Sunday, July 13, 2008

À la recherche du temps perdu

One of the benefits of an interesting life that has intersected with many others' is memories involving a broad range of people and situations, some of which become stories. But as I get older I'm often shocked to find how long ago some of those memories go back.

I was recently at an event with a young colleague who, as things were winding down, spotted someone very well known in the field that currently funds my shoe collection. "Look, ____ is here!" he said excitedly. "I'm going to go introduce myself. Do you want to come?"

It was late, and I was tired, and my usual aplomb had gone missing, perhaps because I didn't enjoy the event that much. "No, ____ was at a party at my house before you were born," I said. "You go ahead. I'm going to go home."

In the taxi, I wondered why I'd had such a visceral reaction. Part of it was my clear memory of that party, where dozens of fun people showed up at my 425-square-foot fifth-floor walkup. That included the police, because some of my neighbors were, understandably, upset that a band was playing.

Some of it was because I wasn't sure that _____, who was at that long-ago shindig as a friend and colleague of friends and whom I only knew casually, would remember, and I didn't want to take up a lot of time with it. Nor did I want to feel like some eager acolyte, which was appropriate for my colleague but not for me.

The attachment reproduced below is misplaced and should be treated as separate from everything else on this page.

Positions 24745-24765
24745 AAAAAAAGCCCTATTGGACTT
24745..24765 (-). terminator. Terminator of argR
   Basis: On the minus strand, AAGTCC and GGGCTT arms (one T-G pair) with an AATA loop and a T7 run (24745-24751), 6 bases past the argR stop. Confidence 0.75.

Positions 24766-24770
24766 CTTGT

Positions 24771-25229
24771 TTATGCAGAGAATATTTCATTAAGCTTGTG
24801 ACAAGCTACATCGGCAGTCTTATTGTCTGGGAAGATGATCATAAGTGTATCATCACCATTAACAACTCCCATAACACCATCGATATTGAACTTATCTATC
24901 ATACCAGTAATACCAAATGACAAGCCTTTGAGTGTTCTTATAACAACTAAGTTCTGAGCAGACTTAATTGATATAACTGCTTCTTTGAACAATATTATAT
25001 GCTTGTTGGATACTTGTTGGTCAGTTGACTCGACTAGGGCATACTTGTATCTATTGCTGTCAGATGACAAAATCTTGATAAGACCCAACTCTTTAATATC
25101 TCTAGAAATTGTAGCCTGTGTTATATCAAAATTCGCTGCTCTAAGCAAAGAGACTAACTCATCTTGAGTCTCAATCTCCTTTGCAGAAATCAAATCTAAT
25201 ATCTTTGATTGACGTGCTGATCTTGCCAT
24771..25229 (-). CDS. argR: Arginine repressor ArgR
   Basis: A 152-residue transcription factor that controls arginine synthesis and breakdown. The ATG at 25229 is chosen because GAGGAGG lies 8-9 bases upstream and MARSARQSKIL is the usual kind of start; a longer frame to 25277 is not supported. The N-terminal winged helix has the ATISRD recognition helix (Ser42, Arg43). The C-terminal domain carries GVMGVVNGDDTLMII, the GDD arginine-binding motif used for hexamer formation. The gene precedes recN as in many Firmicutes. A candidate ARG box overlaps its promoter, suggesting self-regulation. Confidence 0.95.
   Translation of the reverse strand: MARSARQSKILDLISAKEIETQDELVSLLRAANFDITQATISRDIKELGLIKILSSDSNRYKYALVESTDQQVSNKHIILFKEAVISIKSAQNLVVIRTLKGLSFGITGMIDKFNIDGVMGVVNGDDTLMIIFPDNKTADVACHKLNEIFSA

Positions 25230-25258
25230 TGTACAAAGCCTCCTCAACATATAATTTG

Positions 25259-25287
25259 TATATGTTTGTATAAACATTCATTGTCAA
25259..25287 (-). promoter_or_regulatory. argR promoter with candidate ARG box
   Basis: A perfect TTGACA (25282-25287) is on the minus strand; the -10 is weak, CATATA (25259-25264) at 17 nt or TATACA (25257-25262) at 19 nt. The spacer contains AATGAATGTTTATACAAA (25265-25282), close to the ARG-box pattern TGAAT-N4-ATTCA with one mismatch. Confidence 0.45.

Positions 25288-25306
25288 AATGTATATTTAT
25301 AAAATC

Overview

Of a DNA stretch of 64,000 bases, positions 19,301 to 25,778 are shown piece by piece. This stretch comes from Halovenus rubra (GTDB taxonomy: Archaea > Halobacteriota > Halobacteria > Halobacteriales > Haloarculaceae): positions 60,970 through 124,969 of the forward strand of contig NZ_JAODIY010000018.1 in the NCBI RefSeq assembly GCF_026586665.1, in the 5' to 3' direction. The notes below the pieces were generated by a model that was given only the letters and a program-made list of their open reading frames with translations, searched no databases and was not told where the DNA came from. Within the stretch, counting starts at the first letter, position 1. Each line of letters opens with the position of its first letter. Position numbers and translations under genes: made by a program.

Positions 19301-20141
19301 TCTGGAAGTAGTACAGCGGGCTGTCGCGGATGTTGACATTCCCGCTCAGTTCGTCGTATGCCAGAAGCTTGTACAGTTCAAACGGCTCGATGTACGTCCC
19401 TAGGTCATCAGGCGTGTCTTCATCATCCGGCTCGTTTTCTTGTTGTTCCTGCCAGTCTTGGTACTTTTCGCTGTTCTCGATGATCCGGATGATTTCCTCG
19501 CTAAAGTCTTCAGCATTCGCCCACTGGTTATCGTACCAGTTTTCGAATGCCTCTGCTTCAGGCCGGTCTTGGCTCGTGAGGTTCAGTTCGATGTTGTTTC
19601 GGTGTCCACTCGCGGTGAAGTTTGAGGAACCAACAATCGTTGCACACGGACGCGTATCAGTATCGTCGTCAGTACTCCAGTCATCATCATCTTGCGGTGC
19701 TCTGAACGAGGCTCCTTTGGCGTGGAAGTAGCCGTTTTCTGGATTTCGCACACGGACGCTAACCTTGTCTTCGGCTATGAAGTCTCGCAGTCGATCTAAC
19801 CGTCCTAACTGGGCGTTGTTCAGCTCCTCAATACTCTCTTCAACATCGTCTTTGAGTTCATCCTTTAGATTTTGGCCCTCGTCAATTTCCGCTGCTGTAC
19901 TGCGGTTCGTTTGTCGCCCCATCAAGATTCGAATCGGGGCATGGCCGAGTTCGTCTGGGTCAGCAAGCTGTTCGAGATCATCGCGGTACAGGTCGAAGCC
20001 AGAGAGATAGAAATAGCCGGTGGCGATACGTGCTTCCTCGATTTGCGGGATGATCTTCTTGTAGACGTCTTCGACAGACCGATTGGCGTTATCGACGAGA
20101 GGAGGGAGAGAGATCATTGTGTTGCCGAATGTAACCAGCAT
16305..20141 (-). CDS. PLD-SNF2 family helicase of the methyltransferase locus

But I also knew that it had been about 30 years ago. We had both gotten started young, and when you are in what's essentially a young person's field, you don't necessarily want to be reminded that you've been at it for three decades.

I couldn't help wondering what would have happened if I'd stayed in that field for all that time, as _____ had. Would I have become a person who newcomers hoped to meet because of the quality and accumulated weight of my work?

A mental review of my resumé leaves me with no doubt of my accomplishments. But because they're across a wide spectrum, it isn't always easy to recognize them as being connected.

Maybe that's why I'm making these efforts towards a memoir - to have it all make sense. And because I like telling stories.

I haven't read all seven volumes in the semi-autobiographical series by Proust that gives this post its title, only Swann's Way. After years of writing primarily for commerce, I have many doubts about whether I can even write prose that can begin to approach art, though I'm not sure I need to. But I too am in search of lost time; the less of it there is ahead of me, the more of it I have to find by looking back.

(This is a facsimile of the last page of the series, available here. I do not plan to write by hand in a cork-lined bedroom.)

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